Optus has conceded Australia’s ban on Huawei technology has led to building its 5G network without the best available equipment.
“From a pure technology perspective, Huawei is probably ahead of the other three,” said Optus CEO Allen Lew to The Sydney Morning Herald . “But what we’ve got from the other suppliers will enable us to provide a globally competitive service.”
The operator adjusted its suppliers and Lew is confident the rollout of its future services will not be affected.
Speaking about the ban last Wednesday, Huawei Australia Chairman John Lord said:
“If you remove one of the key players out of a major bidding process, you weaken your competition.
You’ve removed the largest and leading player out of the competition, and I think that’s to Australia’s disadvantage.
We may not end up with one of the best 5G networks like other countries.”
Optus launched an early version of its 5G home broadband service today. Limited to two suburbs in Canberra and a site in Sydney, it comes with a 50Mbps satisfaction guarantee and the promise of up to 1Gbps peak speeds in the future.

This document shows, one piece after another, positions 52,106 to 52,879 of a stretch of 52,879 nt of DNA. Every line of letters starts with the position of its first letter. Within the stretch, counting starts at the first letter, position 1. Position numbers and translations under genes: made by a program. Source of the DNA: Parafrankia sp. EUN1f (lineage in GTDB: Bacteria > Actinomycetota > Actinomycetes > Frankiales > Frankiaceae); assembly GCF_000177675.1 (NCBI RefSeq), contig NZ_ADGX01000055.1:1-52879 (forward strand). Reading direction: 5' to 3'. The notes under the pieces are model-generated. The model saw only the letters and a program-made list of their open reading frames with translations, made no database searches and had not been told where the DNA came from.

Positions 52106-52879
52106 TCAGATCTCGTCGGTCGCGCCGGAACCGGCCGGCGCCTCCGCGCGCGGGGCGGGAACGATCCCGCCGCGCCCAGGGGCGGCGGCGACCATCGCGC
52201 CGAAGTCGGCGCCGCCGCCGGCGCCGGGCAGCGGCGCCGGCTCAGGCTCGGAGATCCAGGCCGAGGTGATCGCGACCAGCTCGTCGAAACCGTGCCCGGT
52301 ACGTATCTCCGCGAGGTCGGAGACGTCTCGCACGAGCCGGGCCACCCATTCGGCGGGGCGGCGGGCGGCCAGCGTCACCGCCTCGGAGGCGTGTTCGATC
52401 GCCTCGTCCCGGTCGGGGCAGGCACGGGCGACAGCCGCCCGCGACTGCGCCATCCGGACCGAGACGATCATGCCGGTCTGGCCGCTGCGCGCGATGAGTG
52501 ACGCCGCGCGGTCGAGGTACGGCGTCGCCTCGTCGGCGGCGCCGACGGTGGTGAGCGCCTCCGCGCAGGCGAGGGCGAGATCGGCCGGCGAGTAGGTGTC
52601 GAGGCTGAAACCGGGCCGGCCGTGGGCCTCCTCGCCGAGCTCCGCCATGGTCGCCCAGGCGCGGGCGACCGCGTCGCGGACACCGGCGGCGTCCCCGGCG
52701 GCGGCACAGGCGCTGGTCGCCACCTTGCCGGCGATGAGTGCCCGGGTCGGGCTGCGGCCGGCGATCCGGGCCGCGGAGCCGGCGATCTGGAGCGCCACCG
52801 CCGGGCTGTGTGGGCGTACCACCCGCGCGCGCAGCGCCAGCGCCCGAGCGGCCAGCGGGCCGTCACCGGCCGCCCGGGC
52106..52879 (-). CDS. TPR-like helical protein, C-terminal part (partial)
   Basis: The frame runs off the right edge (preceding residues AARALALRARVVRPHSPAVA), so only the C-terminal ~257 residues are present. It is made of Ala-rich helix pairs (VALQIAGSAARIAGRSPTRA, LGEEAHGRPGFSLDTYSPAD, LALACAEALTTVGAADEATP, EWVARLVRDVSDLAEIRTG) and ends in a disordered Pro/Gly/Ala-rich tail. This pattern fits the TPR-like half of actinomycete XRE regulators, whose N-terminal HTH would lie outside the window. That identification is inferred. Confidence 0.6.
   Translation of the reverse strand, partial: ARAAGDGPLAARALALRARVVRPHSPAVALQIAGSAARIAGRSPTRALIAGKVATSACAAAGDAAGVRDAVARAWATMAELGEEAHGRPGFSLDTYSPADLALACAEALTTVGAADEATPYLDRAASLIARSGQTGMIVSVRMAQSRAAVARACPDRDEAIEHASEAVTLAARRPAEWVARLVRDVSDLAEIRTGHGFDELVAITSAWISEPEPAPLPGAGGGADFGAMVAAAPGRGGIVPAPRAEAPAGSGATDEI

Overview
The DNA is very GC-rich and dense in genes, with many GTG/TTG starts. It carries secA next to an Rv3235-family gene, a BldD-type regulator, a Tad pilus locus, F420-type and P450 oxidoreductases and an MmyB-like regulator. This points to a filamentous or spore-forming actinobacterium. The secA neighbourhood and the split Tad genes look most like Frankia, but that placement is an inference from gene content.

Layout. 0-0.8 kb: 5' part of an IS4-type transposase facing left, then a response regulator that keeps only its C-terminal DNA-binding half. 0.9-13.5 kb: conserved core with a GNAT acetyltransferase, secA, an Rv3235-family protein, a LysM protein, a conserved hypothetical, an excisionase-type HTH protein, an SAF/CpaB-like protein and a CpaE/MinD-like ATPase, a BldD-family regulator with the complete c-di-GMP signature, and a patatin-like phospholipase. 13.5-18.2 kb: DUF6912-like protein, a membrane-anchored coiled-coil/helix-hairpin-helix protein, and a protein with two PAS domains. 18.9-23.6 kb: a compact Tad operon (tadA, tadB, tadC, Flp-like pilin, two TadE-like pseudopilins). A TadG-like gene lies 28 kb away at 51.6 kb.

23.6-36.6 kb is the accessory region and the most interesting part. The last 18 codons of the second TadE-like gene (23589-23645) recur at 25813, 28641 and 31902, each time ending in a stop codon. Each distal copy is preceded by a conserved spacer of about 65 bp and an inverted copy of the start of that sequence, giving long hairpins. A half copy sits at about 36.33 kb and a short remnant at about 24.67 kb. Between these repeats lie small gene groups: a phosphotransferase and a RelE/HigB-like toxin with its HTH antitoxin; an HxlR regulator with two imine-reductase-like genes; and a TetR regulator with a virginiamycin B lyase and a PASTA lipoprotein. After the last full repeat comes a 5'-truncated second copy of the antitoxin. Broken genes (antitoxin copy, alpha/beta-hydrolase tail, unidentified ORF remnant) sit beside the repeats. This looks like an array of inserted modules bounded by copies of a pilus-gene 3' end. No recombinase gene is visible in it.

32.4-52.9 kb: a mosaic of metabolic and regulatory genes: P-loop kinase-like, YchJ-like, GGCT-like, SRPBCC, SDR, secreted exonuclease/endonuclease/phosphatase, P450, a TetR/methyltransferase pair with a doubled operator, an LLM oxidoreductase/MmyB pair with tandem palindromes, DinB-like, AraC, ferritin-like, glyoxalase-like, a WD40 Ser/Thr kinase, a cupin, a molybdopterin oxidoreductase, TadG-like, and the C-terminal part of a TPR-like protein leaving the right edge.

“This is a historic day for Optus as we begin our exciting 5G journey with the announcement of Optus’ 5G Home Broadband service,” commented Lew.
Optus plans to have 47 more sites online by March 2019. Rival operator Telstra announced earlier this month it had signed deals with certain smartphone manufacturers to launch 5G phones exclusively on its network in the first half of the year.
While it’s unable to use Huawei equipment, Optus is taking a multi-vendor approach to its 5G network. Nokia is supplying the 5G RAN and Fastmile 5G CPEs for Optus’ current 5G home broadband.
The security benefits of having multiple vendors in a network is one trumpeted by a Canadian intelligence official last year on the country’s decision not to ban Huawei from its 5G networks.
Scott Jones, Head of Ottawa’s Canadian Centre for Cyber Security, believes excluding telecoms equipment manufacturers will increase risks as – if a specific vendor’s equipment is compromised – it would represent a larger proportion of the network.
Countries around the world are still mulling bans of Chinese equipment over fears of state control and espionage.
Huawei maintains it can, and would, refuse any government request to conduct surveillance or attacks on another country. An official last month argued that being caught even once conducting malign activity would be terminal for its global business.
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